Former UN Weapons Inspector Speaks on Middle East Policy, Media Issues | Politics | Seven Days | Vermont's Independent Voice

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Former UN Weapons Inspector Speaks on Middle East Policy, Media Issues

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Published April 2, 2008 at 5:33 a.m.


Scott Ritter is not the man the Department of Defense hoped he would be.

The former intelligence officer made international headlines in 1998 by resigning in protest as chief weapons inspector for the United Nations Special Commission. A year later, Ritter published Endgame: Solving the Iraq Problem - Once and for All, a critique of U.S. Iraq policy. The book, which encountered significant resistance from the Pentagon, prompted the Washington Post to call Ritter an "American rarity."

Ritter, now 47, has furthered his iconoclastic reputation with five subsequent books that challenge the U.S. government's foreign policy. Target Iran: The Truth About the White House's Plans for Regime Change, warned against what could be America's next pre-emptive invasion of a sovereign nation. Ritter's latest title, Waging Peace: The Art of War for the Antiwar Movement, critiques the peace movement.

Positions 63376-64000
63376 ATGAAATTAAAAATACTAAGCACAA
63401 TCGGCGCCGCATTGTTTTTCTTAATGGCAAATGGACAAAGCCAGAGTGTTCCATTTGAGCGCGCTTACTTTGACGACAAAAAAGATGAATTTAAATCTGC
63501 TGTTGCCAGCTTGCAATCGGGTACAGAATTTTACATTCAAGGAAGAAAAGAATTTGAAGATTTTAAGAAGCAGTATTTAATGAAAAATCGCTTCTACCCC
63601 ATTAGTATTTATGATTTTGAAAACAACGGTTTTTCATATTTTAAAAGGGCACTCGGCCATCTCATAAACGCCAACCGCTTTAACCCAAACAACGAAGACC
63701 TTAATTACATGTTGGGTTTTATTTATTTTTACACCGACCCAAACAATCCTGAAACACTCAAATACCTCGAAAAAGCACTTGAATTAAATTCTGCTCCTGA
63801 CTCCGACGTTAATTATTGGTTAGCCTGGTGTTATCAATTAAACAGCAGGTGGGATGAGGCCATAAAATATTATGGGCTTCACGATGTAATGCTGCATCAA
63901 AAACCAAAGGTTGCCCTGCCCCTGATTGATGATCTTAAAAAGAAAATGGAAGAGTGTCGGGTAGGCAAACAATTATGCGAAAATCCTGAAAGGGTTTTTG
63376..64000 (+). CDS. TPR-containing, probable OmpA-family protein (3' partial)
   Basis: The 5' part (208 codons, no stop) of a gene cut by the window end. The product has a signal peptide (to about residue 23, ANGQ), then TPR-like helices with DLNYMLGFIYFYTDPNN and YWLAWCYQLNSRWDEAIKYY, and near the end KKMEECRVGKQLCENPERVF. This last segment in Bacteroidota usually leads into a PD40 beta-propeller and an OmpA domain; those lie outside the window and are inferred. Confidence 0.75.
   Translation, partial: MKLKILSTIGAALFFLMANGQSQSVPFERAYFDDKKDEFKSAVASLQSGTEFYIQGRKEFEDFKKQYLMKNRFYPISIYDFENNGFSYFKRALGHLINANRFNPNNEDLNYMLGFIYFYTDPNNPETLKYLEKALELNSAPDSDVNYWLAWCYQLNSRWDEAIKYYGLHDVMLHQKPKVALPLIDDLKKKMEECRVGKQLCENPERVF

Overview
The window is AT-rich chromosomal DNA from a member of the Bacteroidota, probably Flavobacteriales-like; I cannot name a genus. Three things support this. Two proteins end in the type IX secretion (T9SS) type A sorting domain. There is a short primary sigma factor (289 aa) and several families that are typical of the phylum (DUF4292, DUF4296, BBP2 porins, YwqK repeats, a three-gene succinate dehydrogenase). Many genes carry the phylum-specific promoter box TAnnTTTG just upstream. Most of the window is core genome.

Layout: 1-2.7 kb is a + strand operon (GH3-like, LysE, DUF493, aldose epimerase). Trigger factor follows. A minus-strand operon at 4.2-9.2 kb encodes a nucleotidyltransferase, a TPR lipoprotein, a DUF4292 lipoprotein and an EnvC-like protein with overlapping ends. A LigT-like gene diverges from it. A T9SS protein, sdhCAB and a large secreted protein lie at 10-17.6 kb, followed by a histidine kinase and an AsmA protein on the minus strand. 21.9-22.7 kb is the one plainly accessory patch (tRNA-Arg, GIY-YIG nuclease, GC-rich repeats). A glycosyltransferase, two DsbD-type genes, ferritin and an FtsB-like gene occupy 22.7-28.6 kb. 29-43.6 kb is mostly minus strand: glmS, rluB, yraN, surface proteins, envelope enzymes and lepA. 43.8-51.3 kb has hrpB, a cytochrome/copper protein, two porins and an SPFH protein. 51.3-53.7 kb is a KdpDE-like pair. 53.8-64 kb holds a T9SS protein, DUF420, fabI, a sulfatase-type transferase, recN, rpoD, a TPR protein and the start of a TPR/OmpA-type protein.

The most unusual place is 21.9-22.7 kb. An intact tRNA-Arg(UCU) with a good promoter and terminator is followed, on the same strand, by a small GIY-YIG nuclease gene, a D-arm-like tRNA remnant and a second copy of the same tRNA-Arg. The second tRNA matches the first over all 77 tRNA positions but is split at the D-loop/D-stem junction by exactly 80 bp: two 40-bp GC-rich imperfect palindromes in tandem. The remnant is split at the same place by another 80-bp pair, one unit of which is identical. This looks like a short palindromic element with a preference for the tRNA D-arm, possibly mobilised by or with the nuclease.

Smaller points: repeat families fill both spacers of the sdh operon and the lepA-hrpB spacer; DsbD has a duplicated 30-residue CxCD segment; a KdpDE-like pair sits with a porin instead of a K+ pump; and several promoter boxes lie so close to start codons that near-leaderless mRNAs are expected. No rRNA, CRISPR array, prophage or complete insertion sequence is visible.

Earlier this week, Seven Days spoke with Ritter by phone in advance of his upcoming series of lectures in Vermont.

SEVEN DAYS: In 2002, you claimed to be "holding the mirror up" to elected officials. But these days, you seem to be holding their feet to the fire. Has your approach changed?

SCOTT RITTER: The situation's changed. In 2002, I was basically asking policy makers to do their job. Today, we have to look at this in a harsher light. Action was taken on an incomplete data set. And so now, it's not just a matter of holding a mirror up to people, it's a matter of pointing out that they failed to do their job.

We are in a war: Over 4000 of our servicemen have died. And it's not just Congress or the elected officials that failed to perform; it's the entire nation collectively, from the president, the congress, the media and the people. So, yeah, I'm a little bit harsher in my critique, because I think the circumstances warrant it.

SD: Speaking of the media, what role does it play today?

SR: I think we need to recognize that when we speak of "the media" informing the general public, we're really speaking about mainstream media.

I think people need to recognize and understand that when you turn on TV [or] buy a newspaper, you cannot view this as a singular source of information upon which to base your own independent point of view - you're getting propaganda.

It's not fatal to a society to have a biased media. Take a look at England, where they have a plethora of newspapers, all of which possess strong bias: All you need to do is put on your bias filter, and you can get to the kernels of fact. Here in the United States, we try to pretend that there isn't a bias - you know, that it is "All the news that's fit to print," that it is "Fair and Balanced." That's garbage, and we need to understand that.